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I'm building a web site that's showcasing a large amount of products. I want the URL to be human-friendly and optimized for search engines, so I want the filtering of products to be reflected in the URL. For example, a possible URL path for filtering the products would be

website.com/Type/Car/Country/Usa/Manufacturer/Ford/Year/2007

So here's my question, because I'm always figuring out how to filter the database according to these strings, is this a case where it absolutely makes sense to use strings as primary keys?
In terms of performance that is.

I have read the answers given to this stackoverflow question
Strings as Primary Keys in SQL Database
People there say it depends on the size of string and other factors but it seems to me that in this case, since I'm always gonna' be searching for the string in the different tables, it makes sense for that string to be primary. The alternative is to set up an integer as primary key but I would still be searching the non-primary string and figuring out the primary key from that. And from what I understand about databases that's a bad idea because they store data in a way where the search for the primary key is faster than the search for any other field.
I am using MS SQL Server 2005. Thanks.

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8 Answers 8

up vote 4 down vote accepted

The URL makes a bad primary key for a few reasons - one being that every time you insert a new record, your pages will fragment because it has to physically reorganize the entire table and stick the new record where it belongs alphabetically. Index the URL column and you'll get all the lookup performance you need. Rebuilding an index every time you insert is preferable to what is in some ways rebuilding the table.

Another (as Josh pointed out) is that URLs are highly similar, so comparisons will be extremely slow (compared to an int that is) - for two items - 2007 and 2008 inside website.com/Type/Car/Country/Usa/Manufacturer/Ford/Year/ you have to cover a lot of ground - 56 characters (plus the three for 200) before you hit a unique.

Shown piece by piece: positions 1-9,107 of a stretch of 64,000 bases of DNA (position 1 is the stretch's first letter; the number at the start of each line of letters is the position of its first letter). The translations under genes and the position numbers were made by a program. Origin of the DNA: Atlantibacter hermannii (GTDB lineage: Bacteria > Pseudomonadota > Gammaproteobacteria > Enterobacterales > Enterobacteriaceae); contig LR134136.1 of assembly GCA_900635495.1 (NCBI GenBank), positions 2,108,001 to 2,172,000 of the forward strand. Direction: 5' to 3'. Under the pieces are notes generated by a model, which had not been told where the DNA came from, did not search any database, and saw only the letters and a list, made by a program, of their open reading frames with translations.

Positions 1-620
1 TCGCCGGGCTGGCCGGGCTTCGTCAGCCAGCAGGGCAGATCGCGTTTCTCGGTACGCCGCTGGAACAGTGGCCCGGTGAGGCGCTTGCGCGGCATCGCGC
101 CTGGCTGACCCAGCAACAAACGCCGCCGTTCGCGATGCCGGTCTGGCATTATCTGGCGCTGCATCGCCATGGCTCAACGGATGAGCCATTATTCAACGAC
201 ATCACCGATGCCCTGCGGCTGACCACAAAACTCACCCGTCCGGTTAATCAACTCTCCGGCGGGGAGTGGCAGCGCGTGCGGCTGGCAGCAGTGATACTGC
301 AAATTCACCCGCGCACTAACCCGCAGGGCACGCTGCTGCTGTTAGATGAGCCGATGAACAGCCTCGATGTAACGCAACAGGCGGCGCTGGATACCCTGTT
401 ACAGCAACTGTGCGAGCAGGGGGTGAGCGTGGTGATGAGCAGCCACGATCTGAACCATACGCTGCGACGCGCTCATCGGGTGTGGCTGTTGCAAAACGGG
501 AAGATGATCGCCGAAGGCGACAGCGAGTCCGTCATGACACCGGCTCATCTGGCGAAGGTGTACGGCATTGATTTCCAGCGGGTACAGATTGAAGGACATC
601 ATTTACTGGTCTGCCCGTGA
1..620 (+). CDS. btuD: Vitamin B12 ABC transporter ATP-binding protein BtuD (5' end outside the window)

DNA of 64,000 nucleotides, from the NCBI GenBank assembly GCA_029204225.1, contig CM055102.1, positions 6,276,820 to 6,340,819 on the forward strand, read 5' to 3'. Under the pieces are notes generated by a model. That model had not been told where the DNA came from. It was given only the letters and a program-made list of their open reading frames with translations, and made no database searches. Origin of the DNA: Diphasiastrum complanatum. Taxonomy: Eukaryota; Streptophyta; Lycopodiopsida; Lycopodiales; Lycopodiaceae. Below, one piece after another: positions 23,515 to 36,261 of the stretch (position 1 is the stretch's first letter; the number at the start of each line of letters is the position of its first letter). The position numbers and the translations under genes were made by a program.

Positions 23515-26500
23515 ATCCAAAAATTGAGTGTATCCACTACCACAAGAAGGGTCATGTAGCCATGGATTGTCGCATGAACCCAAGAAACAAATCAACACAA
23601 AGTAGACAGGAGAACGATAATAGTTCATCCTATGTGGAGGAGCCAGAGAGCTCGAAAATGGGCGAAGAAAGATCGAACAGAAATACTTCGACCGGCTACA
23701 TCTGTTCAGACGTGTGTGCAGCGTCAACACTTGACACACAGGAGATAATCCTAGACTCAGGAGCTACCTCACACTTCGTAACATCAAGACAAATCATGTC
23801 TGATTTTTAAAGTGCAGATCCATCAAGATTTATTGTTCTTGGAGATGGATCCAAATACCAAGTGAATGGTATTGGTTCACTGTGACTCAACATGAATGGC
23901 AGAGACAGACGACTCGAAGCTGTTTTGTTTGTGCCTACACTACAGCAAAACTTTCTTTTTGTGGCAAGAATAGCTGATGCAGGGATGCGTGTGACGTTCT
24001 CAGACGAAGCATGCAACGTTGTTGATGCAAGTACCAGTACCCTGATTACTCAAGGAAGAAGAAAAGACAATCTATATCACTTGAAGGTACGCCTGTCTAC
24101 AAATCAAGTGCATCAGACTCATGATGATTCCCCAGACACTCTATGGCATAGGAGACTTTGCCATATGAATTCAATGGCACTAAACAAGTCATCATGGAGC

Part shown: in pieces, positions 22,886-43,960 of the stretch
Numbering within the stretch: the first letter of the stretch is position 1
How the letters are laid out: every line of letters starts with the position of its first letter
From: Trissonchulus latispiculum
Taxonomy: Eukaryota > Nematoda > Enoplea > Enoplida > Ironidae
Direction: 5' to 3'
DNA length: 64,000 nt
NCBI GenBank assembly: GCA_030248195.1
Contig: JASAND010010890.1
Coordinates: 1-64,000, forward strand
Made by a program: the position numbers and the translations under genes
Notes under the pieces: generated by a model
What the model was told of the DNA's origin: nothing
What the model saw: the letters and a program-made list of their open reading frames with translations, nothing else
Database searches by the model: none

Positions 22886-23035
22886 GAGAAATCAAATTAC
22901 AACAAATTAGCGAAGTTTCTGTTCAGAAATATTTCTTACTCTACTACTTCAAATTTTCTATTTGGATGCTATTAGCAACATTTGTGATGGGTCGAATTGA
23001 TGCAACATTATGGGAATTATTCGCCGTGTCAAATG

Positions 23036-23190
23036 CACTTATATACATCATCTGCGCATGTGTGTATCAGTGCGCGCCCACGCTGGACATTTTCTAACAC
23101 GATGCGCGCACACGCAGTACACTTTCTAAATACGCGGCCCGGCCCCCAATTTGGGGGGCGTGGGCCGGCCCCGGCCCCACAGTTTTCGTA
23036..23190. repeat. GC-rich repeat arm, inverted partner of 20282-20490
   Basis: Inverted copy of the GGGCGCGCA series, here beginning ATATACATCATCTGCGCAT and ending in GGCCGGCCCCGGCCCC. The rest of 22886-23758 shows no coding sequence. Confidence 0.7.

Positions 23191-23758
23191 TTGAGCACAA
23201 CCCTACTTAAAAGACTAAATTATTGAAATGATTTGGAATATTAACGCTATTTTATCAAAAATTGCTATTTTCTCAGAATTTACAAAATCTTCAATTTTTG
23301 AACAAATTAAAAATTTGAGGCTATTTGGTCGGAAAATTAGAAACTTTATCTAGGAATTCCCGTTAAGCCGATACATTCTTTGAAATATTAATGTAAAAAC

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1  
Indeed, URLs are particularly problematic because they always cause a large minimum number of comparisons. The first few characters ("www") will almost always match. –  JoshJordan Aug 11 '09 at 2:30

No, string comparisons will be significantly slower than integer comparisons (which is the major performance impact considered when choosing a primary key). What you want is an index on strings, which increases performance for searching on string columns. Primary keys are not the only way to store precomputed data for searching a column.

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Please, no.

If you're searching on the string, index that column. But honestly, it's much better to keep an integer primary key. You have no idea whether or not you'll need to change the string.

Moreover, strings are a lot slower to compare and join. Across multiple tables and a bunch of rows, this gets painful.

I've never, ever, ever seen an implementation of string PKs that I liked. Please, please use integers and index your columns. Life will be so much better for you.

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I'd like to point out that there is a difference between Primary Keys and Clustered Indexes. A PK can be maintained by a Non-Clustered Index, in which case the whole table is NOT rearranged when a new item is inserted.

I would recommend having a clustered index on a surrogate key, but if you want to have a unique index to use as your primary key, then that's fine. You can have foreign keys on any unique index, whether it's clustered or not, and whether it's the primary key or not.

There are fairly strong arguments on using Natural keys (like what you've described) for PKs. Just don't have a clustered index underneath it, since a CIX should almost never be on a string like that.

Rob

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If you look at the SO URLs you'll notice that they do not actually store a string for the key, but the item (question) ID. The URL is the decorated with a human readable description, but that is totally irrelevant to the mapping. So opening the url http://stackoverflow.com/questions/1258198/a-very-different-url is the same as opening http://stackoverflow.com/questions/1258198/should-i-use-strings-as-primary-keys-for-a-web-site-thats-big-on-seo which is the same as opening http://stackoverflow.com/questions/1258198

So you see, what happens in the http request and url mapping is not what is stored in the database. The database uses int IDs, for obvious performance and storage reasons that were already addressed in previous answers.

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I did not notice that and that's a very interesting solution I would keep in mind. Thank you. However, in this case I don't think an approach like this could be used. The URL I described in my question would return a set of records, not a single record. It would return all cars available manufactured by Ford that year. I'm sorry if I was unclear about this when phrasing my question. –  devdevdev Aug 11 '09 at 3:05